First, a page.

Bottom Line About Retinoids in Personal Care Products
Retinoids are not just present in sunscreens - they're in makeup and other personal care products, too. There are plenty of effective sunscreens without retinoids in them, and plenty of effective makeup products free of retinoids. Dr. Leslie Baumann (the 'Skin Guru') says that retinoids lose their effectiveness upon sun exposure. So, why are they in sunscreens at all?
It seems further research needs to be done on this issue. If you absolutely don't want to give up using vitamin A products - use them only at night!
I also find it interesting that EWG is dismissed as a 'highly funded lobbying group', when the personal care products and chemical industries have their own large, highly-funded powerful lobbying groups as well that spend hundreds of thousands of dollars persuading the government to protect their interests, not necessarily the consumer's interest. (8,9)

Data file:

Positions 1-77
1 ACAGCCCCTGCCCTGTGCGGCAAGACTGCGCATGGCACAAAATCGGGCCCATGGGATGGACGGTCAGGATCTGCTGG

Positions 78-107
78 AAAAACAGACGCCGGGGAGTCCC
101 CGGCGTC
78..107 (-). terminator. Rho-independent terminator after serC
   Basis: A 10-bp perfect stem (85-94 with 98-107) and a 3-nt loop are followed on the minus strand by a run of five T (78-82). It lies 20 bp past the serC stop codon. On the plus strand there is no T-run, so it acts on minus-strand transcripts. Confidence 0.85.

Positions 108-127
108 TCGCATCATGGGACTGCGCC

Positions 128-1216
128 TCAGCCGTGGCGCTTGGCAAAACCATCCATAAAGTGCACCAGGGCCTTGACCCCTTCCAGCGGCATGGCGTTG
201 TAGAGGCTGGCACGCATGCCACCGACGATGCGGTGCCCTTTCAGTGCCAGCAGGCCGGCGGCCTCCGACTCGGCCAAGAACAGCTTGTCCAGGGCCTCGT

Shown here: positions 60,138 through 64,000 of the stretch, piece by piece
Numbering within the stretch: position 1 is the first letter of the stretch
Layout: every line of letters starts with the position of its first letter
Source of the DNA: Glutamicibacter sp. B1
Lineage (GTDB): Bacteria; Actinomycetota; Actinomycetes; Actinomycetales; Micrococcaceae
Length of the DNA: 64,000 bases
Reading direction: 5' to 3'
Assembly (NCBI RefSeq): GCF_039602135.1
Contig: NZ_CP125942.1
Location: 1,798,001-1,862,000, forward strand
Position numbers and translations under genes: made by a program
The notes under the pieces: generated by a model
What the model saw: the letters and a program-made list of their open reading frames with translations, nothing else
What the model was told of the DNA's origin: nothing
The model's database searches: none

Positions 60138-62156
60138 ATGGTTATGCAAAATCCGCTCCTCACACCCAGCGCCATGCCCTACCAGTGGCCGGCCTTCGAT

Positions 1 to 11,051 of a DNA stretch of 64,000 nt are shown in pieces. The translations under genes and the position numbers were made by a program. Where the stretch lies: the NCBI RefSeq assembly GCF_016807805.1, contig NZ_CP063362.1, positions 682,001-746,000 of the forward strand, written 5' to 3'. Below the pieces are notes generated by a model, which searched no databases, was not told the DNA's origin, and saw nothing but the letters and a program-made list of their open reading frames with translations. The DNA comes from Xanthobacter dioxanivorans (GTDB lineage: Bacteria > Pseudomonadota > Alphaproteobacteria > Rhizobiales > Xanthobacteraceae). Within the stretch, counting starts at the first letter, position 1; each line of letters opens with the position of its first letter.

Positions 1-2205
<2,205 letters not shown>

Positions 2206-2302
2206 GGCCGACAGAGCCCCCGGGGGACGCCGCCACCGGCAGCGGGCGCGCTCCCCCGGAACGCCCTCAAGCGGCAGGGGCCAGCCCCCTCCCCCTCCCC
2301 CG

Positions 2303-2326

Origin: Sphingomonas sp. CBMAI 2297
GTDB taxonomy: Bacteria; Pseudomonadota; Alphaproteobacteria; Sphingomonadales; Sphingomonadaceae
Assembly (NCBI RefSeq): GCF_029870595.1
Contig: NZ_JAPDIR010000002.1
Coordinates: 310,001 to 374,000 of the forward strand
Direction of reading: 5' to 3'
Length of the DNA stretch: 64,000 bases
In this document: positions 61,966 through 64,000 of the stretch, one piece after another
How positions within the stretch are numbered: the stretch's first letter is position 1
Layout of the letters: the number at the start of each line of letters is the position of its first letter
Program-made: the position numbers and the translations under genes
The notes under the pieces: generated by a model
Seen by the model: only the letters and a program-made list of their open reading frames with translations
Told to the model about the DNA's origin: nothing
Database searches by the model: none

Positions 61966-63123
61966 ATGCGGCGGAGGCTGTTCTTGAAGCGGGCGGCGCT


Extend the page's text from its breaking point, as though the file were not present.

In 1976, the personal care and cosmetics products industry basically created its own industry-funded panel to regulate and test itself (The Cosmetic Ingredient Review, or CIR), and appoints leaders from their own industry to review ingredients used in cosmetics and personal care products for safety. Over the last four decades the CIR has only reviewed approximately 10% of cosmetic ingredients and they have only deemed 12 ingredients as “unsafe” for use in personal care products. Because it’s a voluntary program, companies do not have to actually abstain from using these ingredients. The CIR has found several ingredients to be “safe as used” where there is a strong scientific body of evidence showing harm. Some include:
Topical Retinoids and Pregnancy/Breastfeeding
Dr. Gideon Koren, director of the Motherisk program at Toronto's Hospital for Sick Children, says warning pregnant women against using sunscreen with retinyl palmitate based on the findings of animal studies that use much higher doses than can be absorbed through the skin is unwarranted.